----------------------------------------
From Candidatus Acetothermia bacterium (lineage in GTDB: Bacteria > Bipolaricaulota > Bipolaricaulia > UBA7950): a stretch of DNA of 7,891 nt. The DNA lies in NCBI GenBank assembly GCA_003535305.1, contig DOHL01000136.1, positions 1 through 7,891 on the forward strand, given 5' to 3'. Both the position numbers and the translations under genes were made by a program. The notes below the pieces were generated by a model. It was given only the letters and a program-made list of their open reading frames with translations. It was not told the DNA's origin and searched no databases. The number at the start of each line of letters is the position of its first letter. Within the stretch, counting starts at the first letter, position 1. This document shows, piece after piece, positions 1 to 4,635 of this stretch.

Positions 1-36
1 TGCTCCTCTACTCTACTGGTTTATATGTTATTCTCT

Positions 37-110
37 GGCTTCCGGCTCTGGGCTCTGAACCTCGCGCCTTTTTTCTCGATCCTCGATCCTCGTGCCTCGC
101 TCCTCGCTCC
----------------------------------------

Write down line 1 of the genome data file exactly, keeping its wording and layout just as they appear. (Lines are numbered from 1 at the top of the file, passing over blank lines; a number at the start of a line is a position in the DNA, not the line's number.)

From Candidatus Acetothermia bacterium (lineage in GTDB: Bacteria > Bipolaricaulota > Bipolaricaulia > UBA7950): a stretch of DNA of 7,891 nt. The DNA lies in NCBI GenBank assembly GCA_003535305.1, contig DOHL01000136.1, positions 1 through 7,891 on the forward strand, given 5' to 3'. Both the position numbers and the translations under genes were made by a program. The notes below the pieces were generated by a model. It was given only the letters and a program-made list of their open reading frames with translations. It was not told the DNA's origin and searched no databases. The number at the start of each line of letters is the position of its first letter. Within the stretch, counting starts at the first letter, position 1. This document shows, piece after piece, positions 1 to 4,635 of this stretch.